HowardW56
01-06-2013, 2:32 PM
From DISTRICT OF COLUMBIA v. HELLER (No. 07-290) 478 F. 3d 370, affirmed.

"Hmm mister criminal can you wait a few minutes to get my gun out the gun safe and then another few minutes to take my trigger lock off"

see how stupid that is


From DISTRICT OF COLUMBIA v. HELLER (No. 07-290) 478 F. 3d 370, affirmed.

We must also address the District’s requirement (as applied to respondent’s handgun) that firearms in the home be rendered and kept inoperable at all times. This makes it impossible for citizens to use them for the core lawful purpose of self-defense and is hence unconstitutional. The District argues that we should interpret this element of the statute to contain an exception for self-defense. See Brief for Petitioners 56–57. But we think that is precluded by the unequivocal text, and by the presence of certain other enumerated exceptions: “Except for law enforcement personnel … , each registrant shall keep any firearm in his possession unloaded and disassembled or bound by a trigger lock or similar device unless such firearm is kept at his place of business, or while being used for lawful recreational purposes within the District of Columbia.” D. C. Code §7–2507.02. The nonexistence of a self-defense exception is also suggested by the D. C. Court of Appeals’ statement that the statute forbids residents to use firearms to stop intruders, see McIntosh v. Washington, 395 A. 2d 744, 755–756 (1978).28 (http://www.law.cornell.edu/supct/html/07-290.ZO.html#28)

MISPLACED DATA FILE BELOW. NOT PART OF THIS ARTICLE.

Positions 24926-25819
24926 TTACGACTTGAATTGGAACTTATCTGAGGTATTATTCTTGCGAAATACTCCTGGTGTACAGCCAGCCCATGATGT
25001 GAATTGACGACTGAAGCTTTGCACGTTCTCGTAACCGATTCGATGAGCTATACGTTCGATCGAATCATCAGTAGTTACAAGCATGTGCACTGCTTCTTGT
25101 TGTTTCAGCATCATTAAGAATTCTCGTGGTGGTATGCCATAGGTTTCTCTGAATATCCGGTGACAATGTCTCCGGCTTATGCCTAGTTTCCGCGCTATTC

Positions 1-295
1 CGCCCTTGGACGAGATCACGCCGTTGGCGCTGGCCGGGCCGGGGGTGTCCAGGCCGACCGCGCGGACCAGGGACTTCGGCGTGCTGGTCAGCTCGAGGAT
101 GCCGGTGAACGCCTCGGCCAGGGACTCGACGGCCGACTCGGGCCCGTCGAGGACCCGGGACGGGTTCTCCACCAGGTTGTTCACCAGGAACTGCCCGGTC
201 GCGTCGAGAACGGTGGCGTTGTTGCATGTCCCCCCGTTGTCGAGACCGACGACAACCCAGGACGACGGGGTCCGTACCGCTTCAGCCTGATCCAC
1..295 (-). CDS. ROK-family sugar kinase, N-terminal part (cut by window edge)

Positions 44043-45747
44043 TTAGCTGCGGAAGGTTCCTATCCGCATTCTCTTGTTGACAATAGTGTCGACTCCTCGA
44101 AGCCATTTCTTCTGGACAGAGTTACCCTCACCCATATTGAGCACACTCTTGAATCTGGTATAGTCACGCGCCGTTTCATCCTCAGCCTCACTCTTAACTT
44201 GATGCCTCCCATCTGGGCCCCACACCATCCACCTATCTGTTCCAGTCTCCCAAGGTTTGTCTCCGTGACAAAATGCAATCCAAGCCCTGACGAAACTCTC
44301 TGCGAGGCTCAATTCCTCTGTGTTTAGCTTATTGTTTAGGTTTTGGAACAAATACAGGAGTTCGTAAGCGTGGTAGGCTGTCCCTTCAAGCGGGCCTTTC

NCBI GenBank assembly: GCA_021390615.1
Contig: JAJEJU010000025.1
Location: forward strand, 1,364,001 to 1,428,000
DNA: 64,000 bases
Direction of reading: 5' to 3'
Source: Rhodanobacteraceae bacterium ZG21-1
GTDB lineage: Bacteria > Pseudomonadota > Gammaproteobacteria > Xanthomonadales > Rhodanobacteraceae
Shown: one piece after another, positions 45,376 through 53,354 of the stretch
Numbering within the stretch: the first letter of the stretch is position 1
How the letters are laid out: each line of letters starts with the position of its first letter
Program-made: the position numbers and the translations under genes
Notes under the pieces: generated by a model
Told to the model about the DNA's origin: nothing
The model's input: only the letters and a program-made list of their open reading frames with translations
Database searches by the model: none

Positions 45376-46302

Hogstir
01-06-2013, 2:39 PM
What makes you think that it is ok for the state to mandate anything within your home.

The last time any agency saw the inside of my home, was final building inspection... Otherwise, get a warrant...

How many times do I have to reiterate the same point. A safe would used to lock up firearms WHEN YOU ARE NOT AT HOME!
I also made it very clear that this was to be a person's personal choice not a govt mandate.
I am well aware of the Heller decision.
Nobody suggested in anyway shape or form that you MUST keep firearms in a safe or otherwise secured when you are there or even if you're not. The govt gives tax credits for lots of things ie solar panels. Would you refuse the credit if you were going to get solar panels?

Rickrock1
01-06-2013, 2:43 PM
If we continue to allow these goons to continue to regualte what we do, what we drink etc before you know it we will all be rideing on bikes and drinking diet water less that 10 ozs per day. Our Goverment does not know which way is up right now and they want to regualate us more.They need to get their house in order first and regualte it ! People We can't just keep rolling over and over.

Hogstir
01-06-2013, 2:55 PM
If we continue to allow these goons to continue to regualte what we do, what we drink etc before you know it we will all be rideing on bikes and drinking diet water less that 10 ozs per day. Our Goverment does not know which way is up right now and they want to regualate us more.They need to get their house in order first and regualte it ! People We can't just keep rolling over and over.

How is simply encouraging people to keep their firearms in a safe WHEN THEY ARE NOT HOME by allowing a tax credit for the purchase of one "regulating" anything? There are a lot of firearm owners who cannot afford a safe but would like one.